Nasheed calls for Maldives' debt to be restructured without additional fines

Parliament Speaker, former President Mohamed Nasheed (R) with President Ibrahim Mohamed Solih (L) at the Viyavathi Councilors' Conference in Crossroads Maldives on December 15, 2019. (File Photo/Sun/Mohamed Muzain Nazim)

Parliament Speaker, former Maldivian President Mohamed Nasheed said on Saturday that, based on the current economic situation, he believes the wisest decision for Maldives will be to restructure loans taken during 2012-2018 without additional fines.

He made the remark in a series of tweets on Saturday morning.

Nasheed said that the grace period on many of the loans taken between 2012 and 2018 will expire during the current administration.

 “The danger of debt is lack of sufficient income when the time for repayment comes,” he said, expressed concern that the loan repayment period looms closer with the government facing a cease in income due to the ongoing COVID-19 pandemic.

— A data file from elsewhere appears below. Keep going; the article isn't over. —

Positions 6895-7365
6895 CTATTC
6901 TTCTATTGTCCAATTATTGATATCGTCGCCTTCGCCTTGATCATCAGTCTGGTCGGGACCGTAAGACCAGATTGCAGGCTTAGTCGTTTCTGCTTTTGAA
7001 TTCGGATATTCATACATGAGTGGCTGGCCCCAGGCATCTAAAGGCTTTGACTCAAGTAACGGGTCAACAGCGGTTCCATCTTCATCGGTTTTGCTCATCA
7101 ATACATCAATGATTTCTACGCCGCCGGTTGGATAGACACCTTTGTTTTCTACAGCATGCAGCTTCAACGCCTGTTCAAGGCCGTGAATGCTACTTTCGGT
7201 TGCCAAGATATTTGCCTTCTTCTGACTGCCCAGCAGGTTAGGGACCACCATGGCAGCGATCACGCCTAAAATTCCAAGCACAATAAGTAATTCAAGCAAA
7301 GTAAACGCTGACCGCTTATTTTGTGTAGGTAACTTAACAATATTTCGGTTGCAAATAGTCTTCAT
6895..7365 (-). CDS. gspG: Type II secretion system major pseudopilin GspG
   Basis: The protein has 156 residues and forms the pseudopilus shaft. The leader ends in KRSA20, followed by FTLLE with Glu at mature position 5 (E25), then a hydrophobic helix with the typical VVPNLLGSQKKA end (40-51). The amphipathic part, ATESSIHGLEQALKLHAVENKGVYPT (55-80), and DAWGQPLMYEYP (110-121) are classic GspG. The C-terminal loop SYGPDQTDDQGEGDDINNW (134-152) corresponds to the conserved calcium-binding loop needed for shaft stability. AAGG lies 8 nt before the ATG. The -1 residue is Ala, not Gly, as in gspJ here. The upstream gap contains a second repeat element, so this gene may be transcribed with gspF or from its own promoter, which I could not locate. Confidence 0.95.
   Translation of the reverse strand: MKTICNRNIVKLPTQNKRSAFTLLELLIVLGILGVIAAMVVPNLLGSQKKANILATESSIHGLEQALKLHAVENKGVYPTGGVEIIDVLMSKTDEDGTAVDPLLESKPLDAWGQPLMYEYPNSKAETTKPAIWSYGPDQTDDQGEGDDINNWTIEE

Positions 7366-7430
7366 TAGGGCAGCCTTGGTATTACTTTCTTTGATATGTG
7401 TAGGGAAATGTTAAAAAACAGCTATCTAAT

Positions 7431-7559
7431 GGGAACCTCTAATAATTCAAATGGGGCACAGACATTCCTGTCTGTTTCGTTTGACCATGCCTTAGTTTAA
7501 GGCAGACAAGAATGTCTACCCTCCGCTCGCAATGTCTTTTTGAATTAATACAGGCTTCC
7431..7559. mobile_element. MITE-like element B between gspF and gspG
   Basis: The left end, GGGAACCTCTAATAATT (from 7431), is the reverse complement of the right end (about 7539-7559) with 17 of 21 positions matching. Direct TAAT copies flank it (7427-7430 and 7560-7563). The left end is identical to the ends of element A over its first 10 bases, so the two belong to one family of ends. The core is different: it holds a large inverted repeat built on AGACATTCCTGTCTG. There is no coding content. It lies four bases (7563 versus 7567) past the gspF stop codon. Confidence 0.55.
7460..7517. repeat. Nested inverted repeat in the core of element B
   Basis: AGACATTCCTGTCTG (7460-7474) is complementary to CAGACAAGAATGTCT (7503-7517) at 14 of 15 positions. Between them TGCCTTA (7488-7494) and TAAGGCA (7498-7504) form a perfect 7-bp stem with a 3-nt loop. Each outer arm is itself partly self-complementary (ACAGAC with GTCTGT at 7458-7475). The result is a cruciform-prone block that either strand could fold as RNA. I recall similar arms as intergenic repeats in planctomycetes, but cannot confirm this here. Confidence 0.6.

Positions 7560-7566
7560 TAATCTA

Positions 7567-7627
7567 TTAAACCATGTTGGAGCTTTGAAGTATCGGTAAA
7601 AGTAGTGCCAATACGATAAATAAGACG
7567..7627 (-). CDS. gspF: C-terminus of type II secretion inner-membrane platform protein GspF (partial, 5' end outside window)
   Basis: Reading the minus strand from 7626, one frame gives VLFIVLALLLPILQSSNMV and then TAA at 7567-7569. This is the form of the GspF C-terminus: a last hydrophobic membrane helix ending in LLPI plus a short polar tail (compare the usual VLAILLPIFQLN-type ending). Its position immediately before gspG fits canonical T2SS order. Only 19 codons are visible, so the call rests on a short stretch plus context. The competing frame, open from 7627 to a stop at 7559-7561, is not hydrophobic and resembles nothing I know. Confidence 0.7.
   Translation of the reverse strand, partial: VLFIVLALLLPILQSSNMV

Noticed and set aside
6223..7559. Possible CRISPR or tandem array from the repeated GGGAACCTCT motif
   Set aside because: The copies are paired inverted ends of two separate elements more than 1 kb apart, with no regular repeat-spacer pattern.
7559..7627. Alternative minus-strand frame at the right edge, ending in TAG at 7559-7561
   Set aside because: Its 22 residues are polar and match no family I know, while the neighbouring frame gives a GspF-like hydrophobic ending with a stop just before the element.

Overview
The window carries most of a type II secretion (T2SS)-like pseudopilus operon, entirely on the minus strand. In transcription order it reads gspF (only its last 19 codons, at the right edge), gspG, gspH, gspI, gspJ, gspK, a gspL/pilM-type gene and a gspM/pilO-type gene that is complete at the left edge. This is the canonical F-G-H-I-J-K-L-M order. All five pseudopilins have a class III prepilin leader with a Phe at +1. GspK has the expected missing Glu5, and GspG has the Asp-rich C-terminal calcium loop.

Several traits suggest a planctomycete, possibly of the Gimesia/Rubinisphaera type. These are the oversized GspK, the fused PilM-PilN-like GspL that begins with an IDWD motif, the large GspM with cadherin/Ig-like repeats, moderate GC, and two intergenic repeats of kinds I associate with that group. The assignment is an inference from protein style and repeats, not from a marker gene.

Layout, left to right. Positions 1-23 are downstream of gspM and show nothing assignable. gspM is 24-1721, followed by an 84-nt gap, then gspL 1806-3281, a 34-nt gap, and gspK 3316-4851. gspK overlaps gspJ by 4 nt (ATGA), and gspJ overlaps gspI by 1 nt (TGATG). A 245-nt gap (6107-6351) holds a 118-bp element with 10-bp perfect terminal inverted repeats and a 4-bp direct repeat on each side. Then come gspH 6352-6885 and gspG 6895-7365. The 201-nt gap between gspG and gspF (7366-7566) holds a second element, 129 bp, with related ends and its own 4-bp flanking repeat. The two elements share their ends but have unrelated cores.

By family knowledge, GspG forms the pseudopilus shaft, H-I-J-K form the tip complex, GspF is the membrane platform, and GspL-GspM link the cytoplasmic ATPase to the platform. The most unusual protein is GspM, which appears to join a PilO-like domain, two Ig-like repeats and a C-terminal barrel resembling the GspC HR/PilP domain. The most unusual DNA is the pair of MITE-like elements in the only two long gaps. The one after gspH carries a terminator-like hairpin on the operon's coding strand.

“Most of the loans will need to be repaid from 2021-2023. I believe that, based on the current situation, the wisest way is to restructure the debt of 2012-2018 without additional fines,” he said.

Nasheed’s appeal comes after China granted deferment on repayment of some of the loans from May to December under the G-20 Debt Service Suspension Initiative. However, the deferments were granted solely loans taken directly by the Maldivian government, and Maldives and China are engaged in discussions for similar arrangements for commercial loans taken with sovereign guarantees.

Maldives’s debt to China is valued at USD 1.5 billion.

Maldives has taken USD 1 billion in loans from China. This includes USD 600 million in loans taken directly by the government, while the remaining are commercial loans taken by companies with sovereign guarantees.